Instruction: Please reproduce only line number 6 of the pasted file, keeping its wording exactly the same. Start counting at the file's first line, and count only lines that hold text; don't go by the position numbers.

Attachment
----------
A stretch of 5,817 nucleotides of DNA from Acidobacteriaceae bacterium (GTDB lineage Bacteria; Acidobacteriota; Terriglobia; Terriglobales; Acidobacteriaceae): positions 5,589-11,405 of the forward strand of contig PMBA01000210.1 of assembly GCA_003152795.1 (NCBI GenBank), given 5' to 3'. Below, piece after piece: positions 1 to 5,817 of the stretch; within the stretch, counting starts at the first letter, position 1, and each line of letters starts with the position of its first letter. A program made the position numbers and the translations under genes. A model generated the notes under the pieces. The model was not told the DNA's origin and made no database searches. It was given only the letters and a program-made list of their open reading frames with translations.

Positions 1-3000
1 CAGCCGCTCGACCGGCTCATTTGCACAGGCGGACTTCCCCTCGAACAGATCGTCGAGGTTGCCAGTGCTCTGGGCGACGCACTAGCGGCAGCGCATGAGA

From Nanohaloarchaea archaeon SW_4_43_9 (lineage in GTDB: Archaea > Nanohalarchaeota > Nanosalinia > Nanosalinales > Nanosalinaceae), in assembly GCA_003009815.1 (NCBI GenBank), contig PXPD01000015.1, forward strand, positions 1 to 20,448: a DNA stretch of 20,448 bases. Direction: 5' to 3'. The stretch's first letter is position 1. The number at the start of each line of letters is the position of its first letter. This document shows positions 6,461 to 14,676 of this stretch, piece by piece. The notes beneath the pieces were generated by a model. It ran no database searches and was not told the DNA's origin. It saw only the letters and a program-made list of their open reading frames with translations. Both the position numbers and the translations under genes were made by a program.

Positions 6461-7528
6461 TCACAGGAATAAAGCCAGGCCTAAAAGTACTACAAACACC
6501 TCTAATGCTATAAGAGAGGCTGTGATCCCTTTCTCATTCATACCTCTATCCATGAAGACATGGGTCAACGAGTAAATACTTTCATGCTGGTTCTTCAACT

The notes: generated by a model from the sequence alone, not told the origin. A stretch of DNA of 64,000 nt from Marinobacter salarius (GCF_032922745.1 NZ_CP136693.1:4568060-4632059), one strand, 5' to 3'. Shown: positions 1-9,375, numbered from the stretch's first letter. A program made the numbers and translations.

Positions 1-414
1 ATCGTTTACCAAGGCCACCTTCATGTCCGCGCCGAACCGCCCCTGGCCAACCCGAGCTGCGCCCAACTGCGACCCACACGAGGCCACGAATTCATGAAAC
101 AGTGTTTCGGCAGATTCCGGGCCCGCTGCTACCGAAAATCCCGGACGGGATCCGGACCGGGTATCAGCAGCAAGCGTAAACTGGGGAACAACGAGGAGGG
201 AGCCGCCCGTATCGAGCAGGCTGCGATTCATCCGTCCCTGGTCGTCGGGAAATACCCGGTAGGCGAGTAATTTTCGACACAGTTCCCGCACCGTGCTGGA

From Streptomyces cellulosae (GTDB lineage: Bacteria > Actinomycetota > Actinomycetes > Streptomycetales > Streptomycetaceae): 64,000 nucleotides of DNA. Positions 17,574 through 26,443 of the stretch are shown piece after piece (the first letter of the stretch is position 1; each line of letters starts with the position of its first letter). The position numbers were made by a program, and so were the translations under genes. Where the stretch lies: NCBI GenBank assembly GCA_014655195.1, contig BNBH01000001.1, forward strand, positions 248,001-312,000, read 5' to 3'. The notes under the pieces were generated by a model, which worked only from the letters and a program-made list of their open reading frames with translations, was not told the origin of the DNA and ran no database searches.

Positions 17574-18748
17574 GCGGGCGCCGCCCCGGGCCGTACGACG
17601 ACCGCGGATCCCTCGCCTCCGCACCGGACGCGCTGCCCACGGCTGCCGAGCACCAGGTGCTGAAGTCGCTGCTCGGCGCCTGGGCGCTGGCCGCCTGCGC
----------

6461 TCACAGGAATAAAGCCAGGCCTAAAAGTACTACAAACACC